• A financial audit report will not be rejected for being “qualified,” “adverse” or “disclaimed” if the sole reason for that limitation is that qualifying pre-2009 contracts were not covered by the audit.
  • The financial audit may consider whether excluded contracts really do qualify for the transitional relief, and any questions about their status should be resolved as part of the audit.

The transitional relief of FAB 2009-02 applies to employers making a “good faith” effort to transition for the 2009 plan year. FAB 2010-01 states that “good faith” depends on all the facts and circumstances, but notes that:

  • Employers and plan administrators must document their efforts to properly to account for and report on contracts and custodial accounts.
  • Employers and plan administrators must implement internal controls to keep and maintain (as required by ERISA record retention requirements) records on a going-forward basis.

Scope of the Safe Harbor Staying within the safe harbor requires (among other things) that the employer have no discretionary responsibilities in connection with the arrangement and that employees have a “reasonable choice” of both 403(b) providers and investment products. FAB 2007-02 explained how administrative responsibilities required by the tax regulations could be allocated between the employer and the insurance company or other provider of the annuity contracts so as to preserve the safe harbor for the employer.

The most noteworthy aspect of FAB 2010-01 here is its discussion of how arrangements where the employer limits access for employee Section 403(b) deferrals to only one (or a very few) contract providers may still qualify under the safe harbor as giving a “reasonable choice” to employees. While stressing that access to multiple providers remains the general rule, FAB 2010-01 indicates that:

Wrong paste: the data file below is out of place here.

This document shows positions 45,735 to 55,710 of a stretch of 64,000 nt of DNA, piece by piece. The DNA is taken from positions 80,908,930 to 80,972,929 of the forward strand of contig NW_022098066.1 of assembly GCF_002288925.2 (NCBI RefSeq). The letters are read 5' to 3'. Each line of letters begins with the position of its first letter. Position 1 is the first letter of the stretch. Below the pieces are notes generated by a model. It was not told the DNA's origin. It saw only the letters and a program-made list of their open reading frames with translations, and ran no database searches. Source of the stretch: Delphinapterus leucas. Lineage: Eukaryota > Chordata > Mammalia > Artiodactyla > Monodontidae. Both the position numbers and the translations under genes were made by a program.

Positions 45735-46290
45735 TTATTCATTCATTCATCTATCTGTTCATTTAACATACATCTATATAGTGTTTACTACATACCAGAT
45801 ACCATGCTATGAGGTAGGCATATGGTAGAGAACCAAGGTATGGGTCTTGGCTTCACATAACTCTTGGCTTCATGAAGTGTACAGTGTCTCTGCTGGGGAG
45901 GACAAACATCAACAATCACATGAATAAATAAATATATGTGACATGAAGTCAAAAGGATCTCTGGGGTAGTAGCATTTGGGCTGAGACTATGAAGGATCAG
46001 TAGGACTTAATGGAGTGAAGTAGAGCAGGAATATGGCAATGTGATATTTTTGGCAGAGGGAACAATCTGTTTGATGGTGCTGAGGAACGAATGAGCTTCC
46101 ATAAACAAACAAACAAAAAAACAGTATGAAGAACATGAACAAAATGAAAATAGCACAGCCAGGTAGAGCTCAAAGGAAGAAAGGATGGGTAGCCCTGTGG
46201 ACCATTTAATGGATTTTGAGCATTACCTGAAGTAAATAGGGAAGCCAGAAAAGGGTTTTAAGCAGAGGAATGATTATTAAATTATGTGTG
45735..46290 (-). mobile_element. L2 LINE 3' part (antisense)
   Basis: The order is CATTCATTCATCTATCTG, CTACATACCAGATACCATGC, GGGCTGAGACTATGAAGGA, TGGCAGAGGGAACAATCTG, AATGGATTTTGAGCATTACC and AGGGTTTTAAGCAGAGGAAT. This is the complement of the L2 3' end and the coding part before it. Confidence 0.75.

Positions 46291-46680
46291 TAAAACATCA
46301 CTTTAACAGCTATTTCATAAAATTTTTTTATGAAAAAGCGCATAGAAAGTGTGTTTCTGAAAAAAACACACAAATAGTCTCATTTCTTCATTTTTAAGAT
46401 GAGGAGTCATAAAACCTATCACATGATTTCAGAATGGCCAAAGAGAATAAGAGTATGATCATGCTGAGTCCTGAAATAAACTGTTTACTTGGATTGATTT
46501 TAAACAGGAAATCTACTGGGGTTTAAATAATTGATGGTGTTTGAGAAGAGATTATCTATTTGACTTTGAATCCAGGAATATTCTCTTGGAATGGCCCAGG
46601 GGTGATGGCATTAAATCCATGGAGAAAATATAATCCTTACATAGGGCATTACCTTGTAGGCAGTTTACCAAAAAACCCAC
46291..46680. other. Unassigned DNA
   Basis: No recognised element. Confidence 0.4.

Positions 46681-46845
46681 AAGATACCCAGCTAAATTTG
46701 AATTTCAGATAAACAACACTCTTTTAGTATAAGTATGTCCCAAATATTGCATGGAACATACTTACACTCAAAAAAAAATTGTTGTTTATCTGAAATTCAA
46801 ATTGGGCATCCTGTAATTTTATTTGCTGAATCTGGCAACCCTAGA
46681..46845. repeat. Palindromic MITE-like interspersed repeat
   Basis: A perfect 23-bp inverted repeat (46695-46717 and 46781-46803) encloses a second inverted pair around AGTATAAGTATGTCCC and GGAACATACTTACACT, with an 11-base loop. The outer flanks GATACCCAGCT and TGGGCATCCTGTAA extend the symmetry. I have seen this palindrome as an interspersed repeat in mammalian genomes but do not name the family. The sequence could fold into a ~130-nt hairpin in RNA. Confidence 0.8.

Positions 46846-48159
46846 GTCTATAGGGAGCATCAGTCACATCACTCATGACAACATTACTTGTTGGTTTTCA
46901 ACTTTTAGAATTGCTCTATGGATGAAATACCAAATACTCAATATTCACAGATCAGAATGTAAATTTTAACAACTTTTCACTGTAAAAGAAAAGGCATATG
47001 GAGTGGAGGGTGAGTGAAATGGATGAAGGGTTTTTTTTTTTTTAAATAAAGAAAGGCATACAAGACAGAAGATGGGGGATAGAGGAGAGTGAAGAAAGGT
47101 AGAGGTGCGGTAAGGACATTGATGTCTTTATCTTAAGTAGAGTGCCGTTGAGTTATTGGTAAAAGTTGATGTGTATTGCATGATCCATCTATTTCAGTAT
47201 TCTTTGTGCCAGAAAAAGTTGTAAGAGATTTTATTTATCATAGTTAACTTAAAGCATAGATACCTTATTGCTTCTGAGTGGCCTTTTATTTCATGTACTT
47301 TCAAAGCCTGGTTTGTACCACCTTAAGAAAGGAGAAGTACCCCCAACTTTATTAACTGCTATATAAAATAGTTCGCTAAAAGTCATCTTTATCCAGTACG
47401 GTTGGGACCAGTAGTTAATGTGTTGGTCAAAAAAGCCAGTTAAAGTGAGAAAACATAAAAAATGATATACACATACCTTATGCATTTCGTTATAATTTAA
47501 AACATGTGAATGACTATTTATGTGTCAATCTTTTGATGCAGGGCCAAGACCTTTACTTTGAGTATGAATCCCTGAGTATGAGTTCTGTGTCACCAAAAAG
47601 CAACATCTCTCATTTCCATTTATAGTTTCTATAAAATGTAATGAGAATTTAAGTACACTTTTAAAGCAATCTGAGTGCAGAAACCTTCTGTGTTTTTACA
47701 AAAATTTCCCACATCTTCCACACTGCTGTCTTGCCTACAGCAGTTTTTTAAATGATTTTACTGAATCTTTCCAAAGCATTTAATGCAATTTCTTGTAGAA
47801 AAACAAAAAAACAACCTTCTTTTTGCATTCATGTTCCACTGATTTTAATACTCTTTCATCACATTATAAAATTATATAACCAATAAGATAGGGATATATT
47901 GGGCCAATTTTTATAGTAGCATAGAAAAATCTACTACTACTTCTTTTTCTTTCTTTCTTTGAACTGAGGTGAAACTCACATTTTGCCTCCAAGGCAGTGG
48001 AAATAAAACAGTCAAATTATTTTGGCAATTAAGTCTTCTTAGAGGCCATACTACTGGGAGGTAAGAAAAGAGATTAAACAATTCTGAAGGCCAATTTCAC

• An employer may select only one provider if employees are allowed to transfer or exchange (in accordance with tax regulations) their interests to a 403(b) account of another provider.
  • Limitation to one provider might also be acceptable if the employer can demonstrate that the administrative burdens and costs of making payroll deductions available for employee elective deferrals to multiple providers would otherwise cause the employer to drop the 403(b) program altogether and if the one selected provider offers a sufficiently broad range of affiliated or unaffiliated investment products.
  • An employer may, consistently with the safe harbor, discontinue a provider that does not comply with Internal Revenue Code requirements.

FAB 2010-01 also addresses the limitations on employer discretion under the safe harbor:

  • Loans and other discretionary features may be allowed under a safe harbor arrangement as long as the provider, rather than the employer, is responsible for any discretionary determinations.
  • An employer may limit its 403(b) providers to those whose service contracts state that the provider will make those discretionary determinations.
  • An employer may not have discretionary authority to exchange or move employee funds from one provider to another.
  • An employer can not avoid discretionary responsibilities and thereby stay within the safe harbor by contracting with a third-party-administrator (TPA) to make discretionary decisions.
  • However, if the TPA making discretionary decisions is selected by an independent third party (or the provider), the safe harbor may remain available.

Employers should bear in mind that while the FAB is binding on the Department of Labor auditors in the field -- that is what Field Assistance Bulletins are for -- the Department of Labor positions taken in FAB 2010-01 may not necessarily be given deference by a court in a lawsuit brought by a participant claiming the safe harbor does not apply. The safe harbor should therefore still be entered with some caution.

Employers relying on the safe harbor must review FAB 2010-01 to ensure they remain within the Department’s interpretations of it. For other employers, the clarifications provided by FAB 2010-01 will be helpful as they make the transition to the full ERISA reporting regime for Section 403(b) arrangements.